Nature of Sleep and its Disorders
Sleep disorders still often remain unrecognized and untreated despite the rapid advances in the understanding of their nature over the last few years.
Sleep medicine as a specialty is only beginning to evolve and communication is often lacking between sleep specialists and other doctors who are developing an interest in sleep problems. I hope this book will bridge this gap by providing an up-to-date account of views on sleep and its disorders.
Sleep medicine crosses the conventional medical specialties and this has made it difficult for any one person to remain informed about the whole field. It has, however, opened up interesting interfaces between the specialties that have generated new ideas and treatments. The study of sleep disorders is one of the fastest developing areas of medicine with a rapidly growing scientific basis for clinical practice. The aim of this book is to provide an integrated view of clinical problems that fall within each of the medical subspecialties and to illustrate how their assessment and treatment are based on an understanding of the abnormal processes occurring during sleep.
The initial chapter deals with the individual’s need for sleep and the biological and social influences on this. This is followed by a detailed discussion of the physiology of sleep and its control. The assessment of sleep disorders and the increasingly important topic of drug-related sleep problems are covered. The remainder of the book concentrates on clinical presentations. The approach is primarily symptom-based, but there are two important chapters on respiratory complications and the final chapter deals with sleep problems in other medical disorders. I hope that this book will be of interest to sleep specialists, respiratory physicians, neurologists, psy-chiatrists and general internal physicians involved with patients with sleep problems. The influence of age is emphasized and both paediatricians and those caring for the elderly will find topics of importance. The underlying mechanisms of sleep and its disorders should appeal to sleep researchers and those with a technical training. The integrated approach should prove helpful to nurses and other healthcare professionals involved in sleep problems.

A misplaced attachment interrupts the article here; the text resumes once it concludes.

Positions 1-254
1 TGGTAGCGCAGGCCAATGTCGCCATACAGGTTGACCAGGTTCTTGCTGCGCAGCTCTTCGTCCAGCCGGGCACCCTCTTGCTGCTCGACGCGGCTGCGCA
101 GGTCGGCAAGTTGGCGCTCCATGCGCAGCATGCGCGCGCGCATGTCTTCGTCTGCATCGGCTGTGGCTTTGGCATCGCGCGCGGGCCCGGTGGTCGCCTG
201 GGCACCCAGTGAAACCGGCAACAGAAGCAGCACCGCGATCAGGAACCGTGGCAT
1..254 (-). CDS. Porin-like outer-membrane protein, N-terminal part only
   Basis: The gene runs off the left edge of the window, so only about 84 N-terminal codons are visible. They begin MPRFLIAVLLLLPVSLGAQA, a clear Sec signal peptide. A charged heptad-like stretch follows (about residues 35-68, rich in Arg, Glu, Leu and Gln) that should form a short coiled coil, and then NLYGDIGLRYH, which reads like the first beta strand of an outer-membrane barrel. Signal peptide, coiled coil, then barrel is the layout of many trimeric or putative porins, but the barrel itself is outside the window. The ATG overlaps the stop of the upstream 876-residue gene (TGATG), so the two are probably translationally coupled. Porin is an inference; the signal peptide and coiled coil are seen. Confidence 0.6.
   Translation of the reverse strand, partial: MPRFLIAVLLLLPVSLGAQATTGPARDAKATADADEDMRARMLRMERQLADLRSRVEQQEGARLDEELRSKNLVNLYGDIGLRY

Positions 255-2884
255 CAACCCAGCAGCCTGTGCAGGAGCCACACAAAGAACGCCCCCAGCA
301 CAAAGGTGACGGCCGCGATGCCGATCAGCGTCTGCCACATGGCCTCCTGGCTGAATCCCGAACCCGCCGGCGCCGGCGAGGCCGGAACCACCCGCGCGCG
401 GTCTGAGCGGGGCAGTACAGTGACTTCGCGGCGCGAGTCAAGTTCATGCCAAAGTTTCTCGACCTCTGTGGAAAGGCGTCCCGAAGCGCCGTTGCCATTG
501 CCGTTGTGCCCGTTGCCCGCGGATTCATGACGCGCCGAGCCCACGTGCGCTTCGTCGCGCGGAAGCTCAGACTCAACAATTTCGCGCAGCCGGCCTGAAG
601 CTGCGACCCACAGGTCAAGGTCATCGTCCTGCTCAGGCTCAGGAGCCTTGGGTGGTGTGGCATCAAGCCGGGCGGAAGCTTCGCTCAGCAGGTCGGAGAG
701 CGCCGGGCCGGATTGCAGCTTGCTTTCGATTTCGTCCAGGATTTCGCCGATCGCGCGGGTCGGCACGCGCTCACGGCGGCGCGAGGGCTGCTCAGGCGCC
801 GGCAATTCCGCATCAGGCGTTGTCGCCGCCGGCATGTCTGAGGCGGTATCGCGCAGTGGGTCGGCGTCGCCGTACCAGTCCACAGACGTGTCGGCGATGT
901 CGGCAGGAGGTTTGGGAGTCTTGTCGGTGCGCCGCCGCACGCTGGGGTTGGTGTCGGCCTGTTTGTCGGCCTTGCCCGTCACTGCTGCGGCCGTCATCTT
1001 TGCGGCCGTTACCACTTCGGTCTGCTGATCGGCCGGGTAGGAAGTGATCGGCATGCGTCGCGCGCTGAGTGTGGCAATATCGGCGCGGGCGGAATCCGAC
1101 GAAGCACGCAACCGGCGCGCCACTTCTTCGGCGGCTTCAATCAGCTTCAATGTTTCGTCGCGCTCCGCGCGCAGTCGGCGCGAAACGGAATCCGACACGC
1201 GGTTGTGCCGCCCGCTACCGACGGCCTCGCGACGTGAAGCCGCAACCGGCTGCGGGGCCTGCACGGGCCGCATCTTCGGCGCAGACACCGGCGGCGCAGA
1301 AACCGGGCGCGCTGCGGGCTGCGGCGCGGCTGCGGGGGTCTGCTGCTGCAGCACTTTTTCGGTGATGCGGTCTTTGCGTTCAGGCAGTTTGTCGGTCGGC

I would like to thank Blackwell Publishing for their help with the preparation of this book, and especially Jill Dellar who has invariably coped without any fuss, met almost impossible deadlines and helped in many other ways with the preparation of the manuscript. Finally, my wife Anne has been a source of encouragement throughout and has been patient and understanding at every stage of the preparation of this book. Without her help it would not have been completed.
by John M. Shneers